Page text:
Those of us of a certain age know the topic of conversation with friends often turns to the state of our health. But next time you’re comparing anxiety levels, digestive issues, aches and pains, or brain fog and forgetfulness, mention the vagus nerve and see what happens. You might be met with blank stares, but this little-known nerve — and how use a "TENS" machine for vagus nerve stimulation (more about that to come) — is just beginning to get its due as the medical and research communities gain more understanding about how it works and contributes to overall health.
Traveling from the gut to the brain stem, the vagus nerve is the body’s longest nerve and a main component of the parasympathetic nervous system, which controls breathing, digestion and other body functions that run on auto-pilot. When vagal nerve function is optimized, signals from the nerve reach all parts of the body, allowing it to maintain proper heart rate and digestion, better regulate emotions and pain, plus keep inflammation under control, explains Scott Noorda, DO, a longevity physician in St. George, Utah.
The problem? Stress and trauma can wear out and weaken the nerve — especially when that stress or trauma is severe or chronic, as it is for so many people. And when vagus nerve function is dialed down, a whole host of ill effects can follow, including exhaustion, brain fog, GI issues, and blue moods. (Click through for the big picture on nervous system regulation: Top Doc: The Secret to A Happier Mood + Better Sleep Is a Regulated Nervous System.)
While stress is to blame for vagus nerve malfunction in 90 percent of women, explains vagus nerve researcher Paul Spector, MD, other factors, like a sedentary lifestyle, poor sleep and a poor diet also come into play. Dr. Spector says most women who have vagus nerve fatigue (or "poor vagal tone") go undiagnosed because the vague symptoms are considered “normal” in our high-stress culture.
The good news is that scientists are finding easy ways to stimulate the vagus nerve to restore optimal function of this internal communication network and, in turn, improve physical and mental health. (Click to learn more about one of the most promising boosters for the vagus nerve: cold water.)
How to use a TENS machine for vagus nerve stimulation
One of the newest and most exciting vagus nerve stimulation strategies is transcutaneous electrical nerve stimulation or TENS. This is often done using small hand-held devices at home. Because a branch of the vagus nerve runs close to the skin near the ear, researchers have found that releasing a gentle electrical current from a small electrode placed just inside the ear or on the neck directly stimulates the vagus nerve.
“Frequent stimulation using a TENS device improves the tone of the nerve,” says Dr. Noorda. “This decreases the amount of stress hormones the body releases, which helps to decrease inflammation and its harmful effects, like damage to nerve cells. It also increases blood flow and this improves circulation to the brain, so it boosts its supply of oxygen and nutrients, enhancing neurogenesis, or the growth of new brain cells.”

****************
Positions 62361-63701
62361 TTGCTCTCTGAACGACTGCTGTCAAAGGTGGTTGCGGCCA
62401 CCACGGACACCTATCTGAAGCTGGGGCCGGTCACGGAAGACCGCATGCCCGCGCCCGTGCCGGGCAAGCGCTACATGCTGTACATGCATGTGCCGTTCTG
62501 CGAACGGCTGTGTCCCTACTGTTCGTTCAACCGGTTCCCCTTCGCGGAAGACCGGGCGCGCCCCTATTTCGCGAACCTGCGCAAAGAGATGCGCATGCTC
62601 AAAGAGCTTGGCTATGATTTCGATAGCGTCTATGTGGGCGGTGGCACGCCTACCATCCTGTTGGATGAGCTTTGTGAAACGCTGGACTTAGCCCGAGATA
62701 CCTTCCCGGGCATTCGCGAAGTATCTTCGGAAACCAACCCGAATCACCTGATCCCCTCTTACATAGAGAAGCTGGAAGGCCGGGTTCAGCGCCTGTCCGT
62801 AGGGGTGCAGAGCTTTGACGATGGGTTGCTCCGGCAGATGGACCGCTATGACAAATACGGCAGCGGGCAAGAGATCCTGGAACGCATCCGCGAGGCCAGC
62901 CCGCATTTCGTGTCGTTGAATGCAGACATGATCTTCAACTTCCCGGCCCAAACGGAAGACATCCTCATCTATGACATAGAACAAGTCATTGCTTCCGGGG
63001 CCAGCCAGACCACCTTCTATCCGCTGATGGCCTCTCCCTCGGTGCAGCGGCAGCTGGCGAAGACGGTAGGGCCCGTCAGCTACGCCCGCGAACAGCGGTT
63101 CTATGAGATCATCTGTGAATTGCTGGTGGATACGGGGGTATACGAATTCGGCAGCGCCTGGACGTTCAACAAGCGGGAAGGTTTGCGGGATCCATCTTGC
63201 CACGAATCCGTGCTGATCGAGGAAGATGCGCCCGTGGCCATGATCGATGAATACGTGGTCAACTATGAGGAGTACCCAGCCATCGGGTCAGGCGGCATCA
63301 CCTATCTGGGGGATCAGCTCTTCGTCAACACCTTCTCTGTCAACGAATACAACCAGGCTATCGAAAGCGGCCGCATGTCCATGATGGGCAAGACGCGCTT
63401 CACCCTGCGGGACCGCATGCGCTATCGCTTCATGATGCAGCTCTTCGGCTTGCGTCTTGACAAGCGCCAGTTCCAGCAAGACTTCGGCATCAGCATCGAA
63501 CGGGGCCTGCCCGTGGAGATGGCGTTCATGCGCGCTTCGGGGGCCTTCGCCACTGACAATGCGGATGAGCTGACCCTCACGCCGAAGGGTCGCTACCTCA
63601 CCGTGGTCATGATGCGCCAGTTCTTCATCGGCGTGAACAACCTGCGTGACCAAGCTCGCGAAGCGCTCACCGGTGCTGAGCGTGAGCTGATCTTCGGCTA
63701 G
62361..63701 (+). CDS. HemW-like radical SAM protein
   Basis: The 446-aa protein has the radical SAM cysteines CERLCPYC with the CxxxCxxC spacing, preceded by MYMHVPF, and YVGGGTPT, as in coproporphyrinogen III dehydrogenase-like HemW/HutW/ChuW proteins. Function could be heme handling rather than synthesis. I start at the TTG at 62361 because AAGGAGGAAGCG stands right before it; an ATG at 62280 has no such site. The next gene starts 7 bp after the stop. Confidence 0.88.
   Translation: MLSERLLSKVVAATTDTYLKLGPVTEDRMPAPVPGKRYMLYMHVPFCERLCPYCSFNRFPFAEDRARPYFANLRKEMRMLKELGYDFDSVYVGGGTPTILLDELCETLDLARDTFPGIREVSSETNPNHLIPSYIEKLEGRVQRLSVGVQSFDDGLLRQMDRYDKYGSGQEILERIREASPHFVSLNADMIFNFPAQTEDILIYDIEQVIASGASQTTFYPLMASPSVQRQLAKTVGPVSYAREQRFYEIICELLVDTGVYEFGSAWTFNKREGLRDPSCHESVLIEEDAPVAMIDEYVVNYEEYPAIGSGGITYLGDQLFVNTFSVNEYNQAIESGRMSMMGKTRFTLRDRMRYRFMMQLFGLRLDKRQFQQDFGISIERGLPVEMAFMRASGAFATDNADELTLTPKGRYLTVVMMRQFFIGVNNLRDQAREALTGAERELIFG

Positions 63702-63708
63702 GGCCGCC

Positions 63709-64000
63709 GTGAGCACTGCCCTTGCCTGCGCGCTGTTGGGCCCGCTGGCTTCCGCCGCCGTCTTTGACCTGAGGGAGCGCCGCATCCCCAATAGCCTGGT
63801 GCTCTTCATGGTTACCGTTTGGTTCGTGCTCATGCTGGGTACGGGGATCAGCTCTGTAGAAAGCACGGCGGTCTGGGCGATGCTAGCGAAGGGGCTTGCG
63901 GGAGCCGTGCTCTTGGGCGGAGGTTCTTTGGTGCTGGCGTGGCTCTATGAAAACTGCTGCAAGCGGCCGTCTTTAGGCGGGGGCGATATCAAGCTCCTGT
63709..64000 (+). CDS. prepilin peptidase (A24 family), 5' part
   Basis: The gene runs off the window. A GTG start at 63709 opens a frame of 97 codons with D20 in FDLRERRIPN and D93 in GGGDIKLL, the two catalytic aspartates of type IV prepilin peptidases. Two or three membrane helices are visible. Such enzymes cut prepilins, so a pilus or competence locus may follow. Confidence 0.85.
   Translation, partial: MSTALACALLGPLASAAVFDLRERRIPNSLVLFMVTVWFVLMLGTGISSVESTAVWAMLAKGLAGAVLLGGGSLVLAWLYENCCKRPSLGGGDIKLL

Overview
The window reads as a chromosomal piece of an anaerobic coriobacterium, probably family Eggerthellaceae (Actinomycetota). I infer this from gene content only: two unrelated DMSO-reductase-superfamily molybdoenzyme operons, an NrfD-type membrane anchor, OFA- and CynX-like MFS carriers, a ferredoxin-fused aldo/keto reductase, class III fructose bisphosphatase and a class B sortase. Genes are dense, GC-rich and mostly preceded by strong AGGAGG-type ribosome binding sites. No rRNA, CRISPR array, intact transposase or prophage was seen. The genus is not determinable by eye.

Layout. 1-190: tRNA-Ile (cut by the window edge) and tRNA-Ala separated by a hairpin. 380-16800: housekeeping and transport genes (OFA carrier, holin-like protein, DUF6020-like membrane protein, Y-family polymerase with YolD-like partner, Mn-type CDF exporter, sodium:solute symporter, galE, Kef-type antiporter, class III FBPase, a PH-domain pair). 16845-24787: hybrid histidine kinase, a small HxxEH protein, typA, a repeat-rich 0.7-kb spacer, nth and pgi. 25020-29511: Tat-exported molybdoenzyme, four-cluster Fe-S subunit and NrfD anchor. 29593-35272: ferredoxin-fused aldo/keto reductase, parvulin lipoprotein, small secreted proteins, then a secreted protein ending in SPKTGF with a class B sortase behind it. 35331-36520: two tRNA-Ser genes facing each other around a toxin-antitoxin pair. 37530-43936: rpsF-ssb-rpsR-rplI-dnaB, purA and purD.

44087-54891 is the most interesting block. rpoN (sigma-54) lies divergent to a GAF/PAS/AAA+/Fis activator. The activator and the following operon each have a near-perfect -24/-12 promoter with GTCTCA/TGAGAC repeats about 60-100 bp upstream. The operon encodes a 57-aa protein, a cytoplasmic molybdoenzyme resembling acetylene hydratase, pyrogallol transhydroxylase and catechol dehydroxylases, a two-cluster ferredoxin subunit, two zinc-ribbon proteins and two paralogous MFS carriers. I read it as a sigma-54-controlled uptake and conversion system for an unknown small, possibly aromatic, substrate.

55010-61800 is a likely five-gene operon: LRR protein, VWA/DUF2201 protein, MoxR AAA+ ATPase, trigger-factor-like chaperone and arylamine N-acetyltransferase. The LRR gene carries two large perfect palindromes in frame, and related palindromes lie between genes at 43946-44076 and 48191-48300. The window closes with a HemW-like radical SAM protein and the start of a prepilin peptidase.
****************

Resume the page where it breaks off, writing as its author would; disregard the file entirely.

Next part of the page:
(Click through to learn more on how Toning Your Vagus Nerve Undoes the Toll Chronic Stress Has Taken on Your Body.)
How vagus nerve stimulation helps PTSD
One of the most interesting benefits of vagus nerve stimulation has been on patients with post traumatic stress disorder (PTSD). Recent studies have shown stimulating the vagus nerve activates the parasympathetic branch of the autonomic nervous system in ways that curb fight-or-flight stress responses, which has a calming effect on the body and mind. A recent study of a non-invasive vagal nerve stimulation device found that three months treatment "resulted in a 31% greater reduction in PTSD symptoms."
Case in point: After surviving the Boston Marathon bombing, Lynn Julian, 50, was left with crippling trauma — until she discovered a small in-ear TENS machine that stimulated her vagus nerve. The 20-minute daily treatment she did at home put her on the path to healing. Here, Lynn's amazing story.
Lynn Julian's story of survival
Lynn Julian was excitedly cheering on the runners at the Boston Marathon in April of 2013 when, suddenly, less than 50 feet from where she sat, the first of two bombs went off. Lynn was left with a frontal-lobe brain injury, hearing loss, a lower-back injury and post-traumatic stress disorder (PTSD).
Weeks became months, and while Lynn’s body healed, the slightest sound sent her into a jump scare. She was unable to eat or sleep normally, and this left her too exhausted and stressed to enjoy activities she loved, like running and singing.